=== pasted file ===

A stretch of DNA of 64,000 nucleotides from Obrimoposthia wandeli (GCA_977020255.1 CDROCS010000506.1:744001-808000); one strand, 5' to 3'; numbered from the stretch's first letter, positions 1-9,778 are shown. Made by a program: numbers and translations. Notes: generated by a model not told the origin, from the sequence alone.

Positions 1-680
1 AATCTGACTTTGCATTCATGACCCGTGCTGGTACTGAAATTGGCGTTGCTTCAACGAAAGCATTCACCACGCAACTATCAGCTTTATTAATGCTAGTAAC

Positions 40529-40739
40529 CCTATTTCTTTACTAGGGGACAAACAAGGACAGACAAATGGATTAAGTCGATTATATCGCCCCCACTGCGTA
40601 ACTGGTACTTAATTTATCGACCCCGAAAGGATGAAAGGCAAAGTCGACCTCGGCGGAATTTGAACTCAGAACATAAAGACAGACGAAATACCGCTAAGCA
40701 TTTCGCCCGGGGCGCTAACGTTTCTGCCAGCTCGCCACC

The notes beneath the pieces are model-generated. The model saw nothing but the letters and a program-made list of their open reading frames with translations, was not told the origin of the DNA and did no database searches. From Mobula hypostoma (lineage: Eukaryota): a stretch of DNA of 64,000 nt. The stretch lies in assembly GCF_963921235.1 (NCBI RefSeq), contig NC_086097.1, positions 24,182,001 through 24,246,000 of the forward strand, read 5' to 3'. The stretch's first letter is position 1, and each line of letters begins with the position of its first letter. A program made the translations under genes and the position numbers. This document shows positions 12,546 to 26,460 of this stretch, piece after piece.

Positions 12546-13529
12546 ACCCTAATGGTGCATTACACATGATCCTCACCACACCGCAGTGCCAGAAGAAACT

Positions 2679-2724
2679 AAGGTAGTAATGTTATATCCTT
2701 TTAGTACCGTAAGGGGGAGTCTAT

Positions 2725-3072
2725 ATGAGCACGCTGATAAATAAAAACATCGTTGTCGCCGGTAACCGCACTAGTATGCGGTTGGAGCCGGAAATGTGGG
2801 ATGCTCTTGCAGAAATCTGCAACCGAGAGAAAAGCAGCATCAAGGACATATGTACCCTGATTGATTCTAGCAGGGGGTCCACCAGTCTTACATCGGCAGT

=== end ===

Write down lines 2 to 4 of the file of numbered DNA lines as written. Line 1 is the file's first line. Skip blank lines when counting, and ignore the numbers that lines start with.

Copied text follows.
Positions 1-680
1 AATCTGACTTTGCATTCATGACCCGTGCTGGTACTGAAATTGGCGTTGCTTCAACGAAAGCATTCACCACGCAACTATCAGCTTTATTAATGCTAGTAAC

Positions 40529-40739